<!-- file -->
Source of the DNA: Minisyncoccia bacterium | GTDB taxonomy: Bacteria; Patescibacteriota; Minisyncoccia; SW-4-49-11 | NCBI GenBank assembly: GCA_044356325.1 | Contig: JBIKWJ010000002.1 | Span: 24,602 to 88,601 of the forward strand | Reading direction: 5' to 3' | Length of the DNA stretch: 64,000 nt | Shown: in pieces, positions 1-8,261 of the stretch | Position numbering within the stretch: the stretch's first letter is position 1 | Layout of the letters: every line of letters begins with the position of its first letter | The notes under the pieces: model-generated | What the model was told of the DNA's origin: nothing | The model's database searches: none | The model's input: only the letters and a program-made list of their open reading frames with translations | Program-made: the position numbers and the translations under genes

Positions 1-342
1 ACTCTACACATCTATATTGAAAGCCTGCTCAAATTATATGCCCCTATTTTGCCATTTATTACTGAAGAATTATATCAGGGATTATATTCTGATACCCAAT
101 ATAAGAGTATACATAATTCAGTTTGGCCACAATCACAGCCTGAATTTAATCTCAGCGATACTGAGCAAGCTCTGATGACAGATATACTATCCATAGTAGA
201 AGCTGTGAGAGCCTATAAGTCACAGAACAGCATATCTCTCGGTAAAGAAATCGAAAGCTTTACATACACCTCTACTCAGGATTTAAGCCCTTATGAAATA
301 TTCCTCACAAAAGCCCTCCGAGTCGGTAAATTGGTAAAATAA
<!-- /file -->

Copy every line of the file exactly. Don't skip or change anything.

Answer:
Source of the DNA: Minisyncoccia bacterium | GTDB taxonomy: Bacteria; Patescibacteriota; Minisyncoccia; SW-4-49-11 | NCBI GenBank assembly: GCA_044356325.1 | Contig: JBIKWJ010000002.1 | Span: 24,602 to 88,601 of the forward strand | Reading direction: 5' to 3' | Length of the DNA stretch: 64,000 nt | Shown: in pieces, positions 1-8,261 of the stretch | Position numbering within the stretch: the stretch's first letter is position 1 | Layout of the letters: every line of letters begins with the position of its first letter | The notes under the pieces: model-generated | What the model was told of the DNA's origin: nothing | The model's database searches: none | The model's input: only the letters and a program-made list of their open reading frames with translations | Program-made: the position numbers and the translations under genes

Positions 1-342
1 ACTCTACACATCTATATTGAAAGCCTGCTCAAATTATATGCCCCTATTTTGCCATTTATTACTGAAGAATTATATCAGGGATTATATTCTGATACCCAAT
101 ATAAGAGTATACATAATTCAGTTTGGCCACAATCACAGCCTGAATTTAATCTCAGCGATACTGAGCAAGCTCTGATGACAGATATACTATCCATAGTAGA
201 AGCTGTGAGAGCCTATAAGTCACAGAACAGCATATCTCTCGGTAAAGAAATCGAAAGCTTTACATACACCTCTACTCAGGATTTAAGCCCTTATGAAATA
301 TTCCTCACAAAAGCCCTCCGAGTCGGTAAATTGGTAAAATAA